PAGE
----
IndusInd Bank’s fortunes seem to have gotten better with the stock bridging its performance gap vis-a-vis the sector index off late.
The private sector lender’s share price has gained a massive 25% in the last one month, helping it reduce its underperformance with the Nifty Bank index. To be sure, despite these recent gains, the bank’s share performance still trails that of the sector index so far in FY21 and is still down 58% year-to-date.
A lot of this recent investor optimism has to do with the bank successfully raising ₹3288 crore capital through a qualified institutional placement. The fact that the bank’s promoters were more than willing to increase stake was also a positive.
That said, whether investors would remain warm to IndusInd Bank would depend largely on how it navigates the pandemic’s lasting impact. The lender’s first quarter performance was mixed but its own caution in lending stood out. Loan book growth was just 2% and the management indicated it is not chasing every borrower. The lender’s focus is now on strengthening retail liability franchise. “Lower reliance on wholesale funds & cost will support asset growth prospects with balanced risks,” wrote analysts at Jefferies India Pvt Ltd in a 9 September note.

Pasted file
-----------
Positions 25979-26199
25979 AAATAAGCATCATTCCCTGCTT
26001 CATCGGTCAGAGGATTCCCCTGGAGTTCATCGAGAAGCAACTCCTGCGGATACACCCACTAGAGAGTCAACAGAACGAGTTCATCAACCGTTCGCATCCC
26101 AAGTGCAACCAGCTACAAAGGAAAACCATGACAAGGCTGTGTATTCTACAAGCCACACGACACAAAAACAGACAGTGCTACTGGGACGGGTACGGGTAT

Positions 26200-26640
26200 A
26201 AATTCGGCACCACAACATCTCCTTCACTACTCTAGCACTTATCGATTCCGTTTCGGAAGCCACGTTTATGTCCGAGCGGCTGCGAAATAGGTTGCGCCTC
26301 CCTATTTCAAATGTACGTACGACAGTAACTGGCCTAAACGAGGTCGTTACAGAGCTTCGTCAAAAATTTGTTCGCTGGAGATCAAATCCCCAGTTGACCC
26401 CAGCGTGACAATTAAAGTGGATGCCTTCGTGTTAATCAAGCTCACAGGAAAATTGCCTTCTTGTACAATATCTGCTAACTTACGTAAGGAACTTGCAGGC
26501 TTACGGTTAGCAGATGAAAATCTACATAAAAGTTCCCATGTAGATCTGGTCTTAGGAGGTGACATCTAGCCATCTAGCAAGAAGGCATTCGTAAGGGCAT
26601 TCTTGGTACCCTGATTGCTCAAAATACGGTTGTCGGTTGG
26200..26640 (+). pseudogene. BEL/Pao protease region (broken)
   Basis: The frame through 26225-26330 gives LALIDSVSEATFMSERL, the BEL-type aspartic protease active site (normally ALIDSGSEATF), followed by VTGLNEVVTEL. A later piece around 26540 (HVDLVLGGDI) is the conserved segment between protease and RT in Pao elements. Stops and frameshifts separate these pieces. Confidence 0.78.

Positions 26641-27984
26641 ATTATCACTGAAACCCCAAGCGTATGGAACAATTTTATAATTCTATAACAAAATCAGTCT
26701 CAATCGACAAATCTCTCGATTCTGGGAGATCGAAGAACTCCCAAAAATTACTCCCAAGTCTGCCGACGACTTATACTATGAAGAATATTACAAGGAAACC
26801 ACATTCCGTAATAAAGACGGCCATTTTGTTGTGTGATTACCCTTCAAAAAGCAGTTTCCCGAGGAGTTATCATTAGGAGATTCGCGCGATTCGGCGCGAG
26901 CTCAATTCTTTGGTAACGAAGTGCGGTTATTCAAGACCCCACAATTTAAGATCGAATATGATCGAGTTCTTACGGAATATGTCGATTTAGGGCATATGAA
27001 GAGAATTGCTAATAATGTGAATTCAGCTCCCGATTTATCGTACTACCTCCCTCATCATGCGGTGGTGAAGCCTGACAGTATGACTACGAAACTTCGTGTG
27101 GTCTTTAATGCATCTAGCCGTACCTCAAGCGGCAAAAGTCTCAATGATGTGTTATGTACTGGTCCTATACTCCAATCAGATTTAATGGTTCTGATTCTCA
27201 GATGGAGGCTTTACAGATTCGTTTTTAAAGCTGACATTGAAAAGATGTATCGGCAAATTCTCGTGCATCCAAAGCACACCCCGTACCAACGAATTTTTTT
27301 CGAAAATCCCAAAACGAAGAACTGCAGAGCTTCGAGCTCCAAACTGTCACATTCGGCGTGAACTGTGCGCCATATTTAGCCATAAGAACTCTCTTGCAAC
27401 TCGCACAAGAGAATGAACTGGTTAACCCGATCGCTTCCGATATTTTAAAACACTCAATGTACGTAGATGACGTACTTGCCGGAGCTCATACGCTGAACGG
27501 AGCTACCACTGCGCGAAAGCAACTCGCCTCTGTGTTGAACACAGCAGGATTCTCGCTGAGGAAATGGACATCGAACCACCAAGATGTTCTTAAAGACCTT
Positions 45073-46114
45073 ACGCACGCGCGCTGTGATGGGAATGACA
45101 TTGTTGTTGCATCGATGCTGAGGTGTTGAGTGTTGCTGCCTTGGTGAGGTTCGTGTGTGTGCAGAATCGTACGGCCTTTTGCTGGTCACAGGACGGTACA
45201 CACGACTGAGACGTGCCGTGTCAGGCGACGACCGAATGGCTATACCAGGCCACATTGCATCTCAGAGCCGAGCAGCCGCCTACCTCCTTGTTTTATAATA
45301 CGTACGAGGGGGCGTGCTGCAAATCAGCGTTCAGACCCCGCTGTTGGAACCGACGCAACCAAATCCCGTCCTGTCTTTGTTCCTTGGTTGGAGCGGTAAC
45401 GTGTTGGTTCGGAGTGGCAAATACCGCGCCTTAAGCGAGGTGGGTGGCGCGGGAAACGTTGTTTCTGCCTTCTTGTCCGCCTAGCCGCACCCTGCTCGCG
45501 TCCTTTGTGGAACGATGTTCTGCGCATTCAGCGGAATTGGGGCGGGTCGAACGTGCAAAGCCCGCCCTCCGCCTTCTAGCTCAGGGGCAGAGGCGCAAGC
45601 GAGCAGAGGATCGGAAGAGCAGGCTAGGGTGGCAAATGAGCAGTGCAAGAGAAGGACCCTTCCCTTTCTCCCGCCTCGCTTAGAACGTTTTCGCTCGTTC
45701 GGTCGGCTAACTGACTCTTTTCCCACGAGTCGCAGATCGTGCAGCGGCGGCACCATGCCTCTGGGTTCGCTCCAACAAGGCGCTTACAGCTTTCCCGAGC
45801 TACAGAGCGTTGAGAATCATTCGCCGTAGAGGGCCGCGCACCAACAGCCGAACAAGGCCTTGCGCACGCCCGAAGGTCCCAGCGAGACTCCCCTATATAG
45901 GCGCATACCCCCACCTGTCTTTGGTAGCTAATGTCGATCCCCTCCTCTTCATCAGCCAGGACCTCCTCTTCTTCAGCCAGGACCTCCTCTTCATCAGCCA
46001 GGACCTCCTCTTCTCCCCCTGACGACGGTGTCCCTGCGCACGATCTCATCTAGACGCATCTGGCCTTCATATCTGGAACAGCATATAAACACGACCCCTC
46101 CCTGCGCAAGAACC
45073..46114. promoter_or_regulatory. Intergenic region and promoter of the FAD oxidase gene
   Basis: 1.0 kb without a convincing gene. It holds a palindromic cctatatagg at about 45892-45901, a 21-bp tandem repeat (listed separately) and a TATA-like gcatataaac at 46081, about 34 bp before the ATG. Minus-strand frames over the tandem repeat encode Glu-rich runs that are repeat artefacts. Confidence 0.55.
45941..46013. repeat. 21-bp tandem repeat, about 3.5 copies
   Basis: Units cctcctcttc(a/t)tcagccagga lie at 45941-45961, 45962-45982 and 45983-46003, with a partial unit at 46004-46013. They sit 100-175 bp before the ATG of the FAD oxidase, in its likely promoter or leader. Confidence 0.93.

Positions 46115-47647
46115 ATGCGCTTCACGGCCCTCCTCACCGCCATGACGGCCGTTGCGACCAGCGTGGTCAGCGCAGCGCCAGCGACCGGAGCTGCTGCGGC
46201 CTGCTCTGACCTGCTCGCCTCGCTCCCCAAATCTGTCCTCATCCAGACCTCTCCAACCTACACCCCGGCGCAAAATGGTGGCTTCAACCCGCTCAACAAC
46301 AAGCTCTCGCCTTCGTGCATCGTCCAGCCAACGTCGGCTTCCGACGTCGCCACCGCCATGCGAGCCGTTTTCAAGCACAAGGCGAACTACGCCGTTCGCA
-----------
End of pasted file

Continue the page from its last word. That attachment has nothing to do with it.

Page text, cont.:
The bank’s deposits showed a growth of 6% for the June quarter. In a post earnings conference call, the management had stated its focus on boosting retail deposits. But deposit mobilisation may not be the big challenge for banks. In a crisis, bank deposits gain popularity as an investment option given their safety and liquidity perception in comparison to other financial assets.
IndusInd Bank’s biggest challenge is asset quality. The pile of loans the bank will have to restructure this year would be a key barometer that investors would look at. The regulator has allowed a one-time restructuring of loans hit by the pandemic and one of the options for lenders is to extend moratorium. However, the impact of the restructuring of loans won’t be visible entirely until the fourth quarter of FY21. Ergo, this low visibility is expected to weigh on bank shares and IndusInd Bank won’t be an exception.
Nevertheless, the stock could be up for rerating simply because it has been beaten down more compared with its peers. Despite the recent rise, the shares trade at a marginal discount to estimated book value for FY22. This compares with a multiple of 2.7 times estimated FY22 book value for HDFC Bank and multiple of 3 for Kotak Mahindra Bank shares. “Though we think asset quality risks for IndusInd Bank and SBI remain higher than peers, we believe current valuations reflect most negatives, driving our upgrades,” said analysts at UBS in a 27 August report.